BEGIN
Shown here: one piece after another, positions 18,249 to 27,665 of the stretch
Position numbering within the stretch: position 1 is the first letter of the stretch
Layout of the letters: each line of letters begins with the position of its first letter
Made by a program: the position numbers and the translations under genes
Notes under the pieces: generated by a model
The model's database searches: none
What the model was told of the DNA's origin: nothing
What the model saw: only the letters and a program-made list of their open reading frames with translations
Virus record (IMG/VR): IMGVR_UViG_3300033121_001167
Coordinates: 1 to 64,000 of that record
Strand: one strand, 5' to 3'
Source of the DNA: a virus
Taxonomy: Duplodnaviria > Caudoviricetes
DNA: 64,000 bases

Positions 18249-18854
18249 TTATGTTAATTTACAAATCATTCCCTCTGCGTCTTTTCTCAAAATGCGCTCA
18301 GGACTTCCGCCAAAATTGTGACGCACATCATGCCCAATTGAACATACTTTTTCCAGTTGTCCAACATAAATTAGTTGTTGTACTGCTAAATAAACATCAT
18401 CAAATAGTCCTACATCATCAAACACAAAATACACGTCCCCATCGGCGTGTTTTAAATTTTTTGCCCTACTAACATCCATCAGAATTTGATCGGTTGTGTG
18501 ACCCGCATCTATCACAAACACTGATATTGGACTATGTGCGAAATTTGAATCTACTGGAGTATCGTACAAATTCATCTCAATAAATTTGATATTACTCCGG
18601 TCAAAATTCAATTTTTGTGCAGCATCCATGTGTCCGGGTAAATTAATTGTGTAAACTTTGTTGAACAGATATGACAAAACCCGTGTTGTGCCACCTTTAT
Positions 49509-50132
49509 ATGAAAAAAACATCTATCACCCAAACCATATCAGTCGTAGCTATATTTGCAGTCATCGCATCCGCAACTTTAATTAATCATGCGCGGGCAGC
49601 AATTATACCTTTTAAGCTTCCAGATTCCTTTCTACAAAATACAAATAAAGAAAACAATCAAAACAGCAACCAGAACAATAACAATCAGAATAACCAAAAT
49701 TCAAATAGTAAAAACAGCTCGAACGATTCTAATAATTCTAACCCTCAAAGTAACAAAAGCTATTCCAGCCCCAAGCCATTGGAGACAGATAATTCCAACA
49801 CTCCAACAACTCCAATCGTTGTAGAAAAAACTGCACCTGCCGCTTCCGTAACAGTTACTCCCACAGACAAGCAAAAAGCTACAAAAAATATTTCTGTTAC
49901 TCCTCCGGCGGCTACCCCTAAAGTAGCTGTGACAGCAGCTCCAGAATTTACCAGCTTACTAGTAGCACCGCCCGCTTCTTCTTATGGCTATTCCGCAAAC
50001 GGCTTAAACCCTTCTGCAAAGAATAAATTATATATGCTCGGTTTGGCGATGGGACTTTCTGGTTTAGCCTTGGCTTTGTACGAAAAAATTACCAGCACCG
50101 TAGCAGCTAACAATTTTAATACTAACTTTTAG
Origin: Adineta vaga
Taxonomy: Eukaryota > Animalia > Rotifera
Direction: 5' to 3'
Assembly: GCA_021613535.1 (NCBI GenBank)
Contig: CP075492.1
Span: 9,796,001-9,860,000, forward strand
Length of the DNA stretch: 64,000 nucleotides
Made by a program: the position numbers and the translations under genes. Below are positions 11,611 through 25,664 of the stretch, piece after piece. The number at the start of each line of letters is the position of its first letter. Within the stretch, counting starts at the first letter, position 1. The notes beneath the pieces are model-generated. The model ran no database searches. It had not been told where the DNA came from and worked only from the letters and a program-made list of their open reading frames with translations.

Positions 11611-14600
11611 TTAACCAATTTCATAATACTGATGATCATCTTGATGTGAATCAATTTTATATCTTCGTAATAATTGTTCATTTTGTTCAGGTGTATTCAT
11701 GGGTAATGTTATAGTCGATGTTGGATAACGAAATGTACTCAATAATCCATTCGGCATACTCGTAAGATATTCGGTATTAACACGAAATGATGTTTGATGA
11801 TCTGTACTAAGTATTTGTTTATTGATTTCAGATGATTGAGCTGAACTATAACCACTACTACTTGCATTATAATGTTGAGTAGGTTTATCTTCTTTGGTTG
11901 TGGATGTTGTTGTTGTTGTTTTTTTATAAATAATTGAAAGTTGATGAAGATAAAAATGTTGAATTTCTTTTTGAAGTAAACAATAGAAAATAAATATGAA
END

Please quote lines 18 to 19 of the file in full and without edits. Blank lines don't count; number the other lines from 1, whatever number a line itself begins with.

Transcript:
18401 CAAATAGTCCTACATCATCAAACACAAAATACACGTCCCCATCGGCGTGTTTTAAATTTTTTGCCCTACTAACATCCATCAGAATTTGATCGGTTGTGTG
18501 ACCCGCATCTATCACAAACACTGATATTGGACTATGTGCGAAATTTGAATCTACTGGAGTATCGTACAAATTCATCTCAATAAATTTGATATTACTCCGG